Repo Rate and Reverse Repo Rate are the two instruments of Liquidity Adjustment Facility (LAF) which allows banks to borrow money from the Reserve Bank of India (RBI) through repurchase agreements or to make loans to RBI through reverse repo agreements.
Repo Rate (Repurchase Option Rate)
Repo rate is the rate of interest at which all clients of RBI (Central and State Government, Commercial Banks) can borrow short-term funds from RBI against government securities with a legal agreement to repurchase the securities sold on a given date at a predetermined price.
It is also known as the benchmark interest rate or the key policy rate.
Reverse Repo Rate
The reverse repo rate is the rate at which the RBI borrows funds from commercial banks by giving its government securities to absorb excess liquidity in the banking system.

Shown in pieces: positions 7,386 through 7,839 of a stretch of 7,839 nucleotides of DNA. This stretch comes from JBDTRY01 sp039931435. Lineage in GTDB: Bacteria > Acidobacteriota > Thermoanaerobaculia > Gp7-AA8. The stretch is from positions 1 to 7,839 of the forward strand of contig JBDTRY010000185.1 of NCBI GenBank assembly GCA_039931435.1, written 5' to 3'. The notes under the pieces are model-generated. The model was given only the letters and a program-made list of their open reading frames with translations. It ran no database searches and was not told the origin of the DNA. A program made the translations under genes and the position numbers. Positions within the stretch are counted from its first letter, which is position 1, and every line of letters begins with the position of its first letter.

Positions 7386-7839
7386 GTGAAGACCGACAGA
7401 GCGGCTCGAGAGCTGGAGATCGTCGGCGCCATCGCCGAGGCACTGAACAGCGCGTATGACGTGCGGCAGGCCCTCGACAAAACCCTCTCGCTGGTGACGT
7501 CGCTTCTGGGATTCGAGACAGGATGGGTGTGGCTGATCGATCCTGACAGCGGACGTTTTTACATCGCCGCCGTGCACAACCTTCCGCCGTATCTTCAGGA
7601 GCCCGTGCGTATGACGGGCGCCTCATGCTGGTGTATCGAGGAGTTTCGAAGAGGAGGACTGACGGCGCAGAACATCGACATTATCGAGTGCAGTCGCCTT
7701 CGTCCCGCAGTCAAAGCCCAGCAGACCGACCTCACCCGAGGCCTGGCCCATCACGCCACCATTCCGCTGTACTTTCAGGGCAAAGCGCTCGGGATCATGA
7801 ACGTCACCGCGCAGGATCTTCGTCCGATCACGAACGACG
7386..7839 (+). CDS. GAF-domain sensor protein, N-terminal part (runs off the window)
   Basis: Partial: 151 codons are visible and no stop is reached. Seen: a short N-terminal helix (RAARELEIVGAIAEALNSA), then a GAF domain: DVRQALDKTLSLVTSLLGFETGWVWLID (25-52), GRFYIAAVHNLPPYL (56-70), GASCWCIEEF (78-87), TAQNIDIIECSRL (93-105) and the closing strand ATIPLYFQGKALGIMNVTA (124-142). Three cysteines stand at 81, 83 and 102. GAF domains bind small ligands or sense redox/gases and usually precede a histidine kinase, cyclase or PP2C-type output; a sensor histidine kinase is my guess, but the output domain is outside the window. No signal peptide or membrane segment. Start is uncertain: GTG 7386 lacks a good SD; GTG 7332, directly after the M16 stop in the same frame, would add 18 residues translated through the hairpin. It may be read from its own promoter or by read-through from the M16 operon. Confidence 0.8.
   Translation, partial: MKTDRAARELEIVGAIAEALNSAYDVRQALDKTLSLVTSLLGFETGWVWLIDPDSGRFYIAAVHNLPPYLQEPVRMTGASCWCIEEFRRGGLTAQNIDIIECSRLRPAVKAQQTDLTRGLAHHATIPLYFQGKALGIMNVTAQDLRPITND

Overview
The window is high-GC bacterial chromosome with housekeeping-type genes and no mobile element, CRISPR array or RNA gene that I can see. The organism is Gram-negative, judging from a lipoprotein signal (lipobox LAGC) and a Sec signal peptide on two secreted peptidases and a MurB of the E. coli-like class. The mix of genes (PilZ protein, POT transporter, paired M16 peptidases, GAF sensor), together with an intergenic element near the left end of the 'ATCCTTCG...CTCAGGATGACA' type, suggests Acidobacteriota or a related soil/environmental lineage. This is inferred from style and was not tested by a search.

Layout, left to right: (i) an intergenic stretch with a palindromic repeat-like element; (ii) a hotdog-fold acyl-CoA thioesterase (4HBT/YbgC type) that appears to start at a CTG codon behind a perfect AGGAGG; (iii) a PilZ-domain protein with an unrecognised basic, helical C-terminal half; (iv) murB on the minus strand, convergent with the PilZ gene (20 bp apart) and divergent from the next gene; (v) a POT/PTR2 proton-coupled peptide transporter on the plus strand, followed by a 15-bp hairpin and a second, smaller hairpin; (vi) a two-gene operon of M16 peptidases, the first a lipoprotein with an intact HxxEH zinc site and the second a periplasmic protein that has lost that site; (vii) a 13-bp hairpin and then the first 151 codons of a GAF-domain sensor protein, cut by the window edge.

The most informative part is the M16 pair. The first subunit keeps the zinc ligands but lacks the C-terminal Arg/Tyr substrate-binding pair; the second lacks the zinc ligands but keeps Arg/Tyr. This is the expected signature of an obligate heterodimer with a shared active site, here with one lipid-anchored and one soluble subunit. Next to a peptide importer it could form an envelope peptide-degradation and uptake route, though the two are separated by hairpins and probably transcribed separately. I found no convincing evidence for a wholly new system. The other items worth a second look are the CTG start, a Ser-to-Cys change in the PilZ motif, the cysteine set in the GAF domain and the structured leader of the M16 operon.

In other words, it is the rate at which banks in India park their excess funds with RBI for a short period of time. Under the reverse repo operation, RBI has to repurchase those securities the next day or after a few days.
The bank rate is the rate of interest at which RBI provides long-term loans to commercial banks without any approved securities.
It is also the standard rate at which the RBI will buy or discount bills of exchange and other such commercial instruments. So when RBI increases the bank rate, commercial banks also increase their lending rates.